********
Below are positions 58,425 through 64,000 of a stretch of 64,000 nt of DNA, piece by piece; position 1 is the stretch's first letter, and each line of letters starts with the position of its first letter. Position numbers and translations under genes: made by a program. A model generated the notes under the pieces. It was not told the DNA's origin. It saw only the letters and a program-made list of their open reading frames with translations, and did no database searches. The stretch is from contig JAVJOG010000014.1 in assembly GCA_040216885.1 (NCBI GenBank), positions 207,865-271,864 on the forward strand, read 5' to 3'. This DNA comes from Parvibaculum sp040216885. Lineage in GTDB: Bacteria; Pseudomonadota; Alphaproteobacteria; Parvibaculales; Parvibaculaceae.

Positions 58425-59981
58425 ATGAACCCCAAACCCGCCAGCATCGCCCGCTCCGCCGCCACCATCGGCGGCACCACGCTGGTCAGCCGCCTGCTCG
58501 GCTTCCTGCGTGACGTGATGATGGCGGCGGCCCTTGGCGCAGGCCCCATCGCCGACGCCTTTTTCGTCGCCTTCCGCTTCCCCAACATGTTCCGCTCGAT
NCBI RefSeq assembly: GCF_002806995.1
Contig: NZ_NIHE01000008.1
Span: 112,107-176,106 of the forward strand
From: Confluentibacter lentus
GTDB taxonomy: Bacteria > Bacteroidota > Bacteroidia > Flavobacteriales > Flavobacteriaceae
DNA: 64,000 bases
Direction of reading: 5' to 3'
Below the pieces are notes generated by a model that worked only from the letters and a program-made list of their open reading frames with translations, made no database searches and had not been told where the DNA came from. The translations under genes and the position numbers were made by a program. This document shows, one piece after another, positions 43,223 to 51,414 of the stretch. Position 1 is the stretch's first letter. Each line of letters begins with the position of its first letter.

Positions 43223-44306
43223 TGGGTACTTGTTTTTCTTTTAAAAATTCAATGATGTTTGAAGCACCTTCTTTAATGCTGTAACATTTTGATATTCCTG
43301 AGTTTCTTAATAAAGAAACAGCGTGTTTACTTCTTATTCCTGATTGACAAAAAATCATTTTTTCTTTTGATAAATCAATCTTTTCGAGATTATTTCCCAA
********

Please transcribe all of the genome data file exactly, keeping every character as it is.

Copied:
Below are positions 58,425 through 64,000 of a stretch of 64,000 nt of DNA, piece by piece; position 1 is the stretch's first letter, and each line of letters starts with the position of its first letter. Position numbers and translations under genes: made by a program. A model generated the notes under the pieces. It was not told the DNA's origin. It saw only the letters and a program-made list of their open reading frames with translations, and did no database searches. The stretch is from contig JAVJOG010000014.1 in assembly GCA_040216885.1 (NCBI GenBank), positions 207,865-271,864 on the forward strand, read 5' to 3'. This DNA comes from Parvibaculum sp040216885. Lineage in GTDB: Bacteria; Pseudomonadota; Alphaproteobacteria; Parvibaculales; Parvibaculaceae.

Positions 58425-59981
58425 ATGAACCCCAAACCCGCCAGCATCGCCCGCTCCGCCGCCACCATCGGCGGCACCACGCTGGTCAGCCGCCTGCTCG
58501 GCTTCCTGCGTGACGTGATGATGGCGGCGGCCCTTGGCGCAGGCCCCATCGCCGACGCCTTTTTCGTCGCCTTCCGCTTCCCCAACATGTTCCGCTCGAT
NCBI RefSeq assembly: GCF_002806995.1
Contig: NZ_NIHE01000008.1
Span: 112,107-176,106 of the forward strand
From: Confluentibacter lentus
GTDB taxonomy: Bacteria > Bacteroidota > Bacteroidia > Flavobacteriales > Flavobacteriaceae
DNA: 64,000 bases
Direction of reading: 5' to 3'
Below the pieces are notes generated by a model that worked only from the letters and a program-made list of their open reading frames with translations, made no database searches and had not been told where the DNA came from. The translations under genes and the position numbers were made by a program. This document shows, one piece after another, positions 43,223 to 51,414 of the stretch. Position 1 is the stretch's first letter. Each line of letters begins with the position of its first letter.

Positions 43223-44306
43223 TGGGTACTTGTTTTTCTTTTAAAAATTCAATGATGTTTGAAGCACCTTCTTTAATGCTGTAACATTTTGATATTCCTG
43301 AGTTTCTTAATAAAGAAACAGCGTGTTTACTTCTTATTCCTGATTGACAAAAAATCATTTTTTCTTTTGATAAATCAATCTTTTCGAGATTATTTCCCAA